There is no chance of successfully delivering any of the UK’s energy strategy for the next 20 years or so unless the organisations involved engage in effective collaboration. That was the message of energy experts at the Energy conference held in the grounds of the iconic Battersea Power Station on 30th November.

Steve Wildman, of Siemens, revealed that, with a projected increase in world population of 1.1bn to 7.5bn by 2020, power consumption is rising by 5.2 per cent a year in the world’s emerging regions and by 1.4 per cent a year in the developed world. Wildman explained: “The world’s population is increasing; we’re all living longer; we’re worried about greenhouse gases and increasing temperatures and, between 2008 and 2030 we’re expecting to see a 50 per cent increase – at a rate of some 2.3 per cent per year – in the demand for energy.


“In the UK, as old energy generating plants retire, we’re expecting to see a sizeable gap between the demand for, and supply of, energy,” he added. “The Government has a key role to play in setting the policy to ensure an adequate supply of cheap energy, along with guaranteeing security of supply and ensuring that the energy is produced in a ‘green’, sustainable way. Of course, there’s no single – or easy – solution. However, we need to be more efficient at producing our energy because, at present, our energy output is only around 40 per cent of the amount of energy it takes to produce it.”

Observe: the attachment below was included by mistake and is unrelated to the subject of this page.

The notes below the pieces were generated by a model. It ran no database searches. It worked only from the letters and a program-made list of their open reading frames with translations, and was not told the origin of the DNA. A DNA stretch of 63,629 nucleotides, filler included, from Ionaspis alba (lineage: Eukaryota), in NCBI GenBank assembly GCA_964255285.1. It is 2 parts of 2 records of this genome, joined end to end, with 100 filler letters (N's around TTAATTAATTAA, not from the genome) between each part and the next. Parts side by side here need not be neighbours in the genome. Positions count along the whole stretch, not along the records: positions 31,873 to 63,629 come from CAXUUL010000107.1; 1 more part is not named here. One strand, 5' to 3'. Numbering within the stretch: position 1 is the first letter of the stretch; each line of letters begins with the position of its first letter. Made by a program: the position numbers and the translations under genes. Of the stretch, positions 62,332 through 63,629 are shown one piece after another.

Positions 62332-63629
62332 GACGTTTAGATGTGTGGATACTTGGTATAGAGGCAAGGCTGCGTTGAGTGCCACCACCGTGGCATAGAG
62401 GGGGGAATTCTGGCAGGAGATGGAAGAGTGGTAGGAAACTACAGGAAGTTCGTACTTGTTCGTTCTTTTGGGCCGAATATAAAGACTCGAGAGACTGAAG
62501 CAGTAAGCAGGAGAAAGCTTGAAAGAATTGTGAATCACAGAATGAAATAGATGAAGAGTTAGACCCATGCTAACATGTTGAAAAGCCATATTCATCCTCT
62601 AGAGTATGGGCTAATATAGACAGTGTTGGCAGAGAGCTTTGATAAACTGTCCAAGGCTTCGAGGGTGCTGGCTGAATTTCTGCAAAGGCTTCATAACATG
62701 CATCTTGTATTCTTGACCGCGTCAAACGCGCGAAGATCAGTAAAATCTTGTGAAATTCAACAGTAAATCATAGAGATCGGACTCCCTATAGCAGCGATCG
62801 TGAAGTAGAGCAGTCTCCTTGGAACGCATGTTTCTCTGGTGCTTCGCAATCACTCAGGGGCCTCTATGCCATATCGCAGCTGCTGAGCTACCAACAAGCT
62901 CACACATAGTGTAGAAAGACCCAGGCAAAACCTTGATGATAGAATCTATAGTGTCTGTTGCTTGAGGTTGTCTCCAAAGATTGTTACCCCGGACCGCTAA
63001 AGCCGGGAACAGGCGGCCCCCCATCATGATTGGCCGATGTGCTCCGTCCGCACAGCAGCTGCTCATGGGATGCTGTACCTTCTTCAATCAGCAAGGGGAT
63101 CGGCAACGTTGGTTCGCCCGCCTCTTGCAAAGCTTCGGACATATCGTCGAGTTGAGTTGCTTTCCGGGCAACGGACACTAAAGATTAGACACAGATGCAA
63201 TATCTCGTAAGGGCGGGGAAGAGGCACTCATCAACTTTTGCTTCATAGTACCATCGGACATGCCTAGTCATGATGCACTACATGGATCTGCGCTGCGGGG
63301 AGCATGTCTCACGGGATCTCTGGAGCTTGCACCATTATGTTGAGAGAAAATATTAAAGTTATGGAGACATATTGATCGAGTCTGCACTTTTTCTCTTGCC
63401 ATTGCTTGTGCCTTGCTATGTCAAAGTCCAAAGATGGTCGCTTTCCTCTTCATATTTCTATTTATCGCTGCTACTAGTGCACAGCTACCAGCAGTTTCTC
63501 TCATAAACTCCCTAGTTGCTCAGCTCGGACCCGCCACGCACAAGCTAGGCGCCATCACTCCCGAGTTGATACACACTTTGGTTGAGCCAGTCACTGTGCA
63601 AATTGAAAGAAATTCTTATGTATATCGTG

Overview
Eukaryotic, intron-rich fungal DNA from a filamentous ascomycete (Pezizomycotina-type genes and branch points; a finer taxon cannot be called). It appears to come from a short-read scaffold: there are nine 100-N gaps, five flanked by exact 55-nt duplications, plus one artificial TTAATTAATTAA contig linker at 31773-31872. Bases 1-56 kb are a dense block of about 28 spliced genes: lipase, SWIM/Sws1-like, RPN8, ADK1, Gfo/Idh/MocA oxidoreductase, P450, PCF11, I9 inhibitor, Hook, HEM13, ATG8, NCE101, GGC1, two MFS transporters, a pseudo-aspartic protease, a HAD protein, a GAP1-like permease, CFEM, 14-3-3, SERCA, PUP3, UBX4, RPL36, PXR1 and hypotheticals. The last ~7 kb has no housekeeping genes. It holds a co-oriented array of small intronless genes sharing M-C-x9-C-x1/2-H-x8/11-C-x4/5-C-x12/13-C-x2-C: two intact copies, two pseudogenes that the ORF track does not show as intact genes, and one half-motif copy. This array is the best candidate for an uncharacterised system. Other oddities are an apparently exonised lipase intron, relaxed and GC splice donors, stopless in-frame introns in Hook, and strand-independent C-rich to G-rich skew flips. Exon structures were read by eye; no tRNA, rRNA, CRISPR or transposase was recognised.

Peter Jones OBE, a consultant to the energy industry, discussed the major technology and business issues around turning waste into energy and, by so doing, reduce the amount of landfill and add another dimension to satisfying our energy needs. He identified three key elements of energy policy implementation: economics, technology and attitude. He concluded that: “No one company in the UK understands all of the issues involved in developing, implementing and achieving a successful energy strategy. So we need collaboration between those that have the technology and those that have the money.”


Comment: There are some big issues and big numbers being discussed as a matter of some urgency by the energy industry at the moment – as is only right and proper. It is to be hoped that vested interests and entrenched political positions don’t prevent the emergence of a more sane energy policy. Otherwise we could find ourselves by-passed in terms of efficient and ‘green’ energy production by the likes of India and China before we even have a chance of attempting to emulate our far ‘cleaner’ European brethren, such as Germany and Austria in terms of energy production.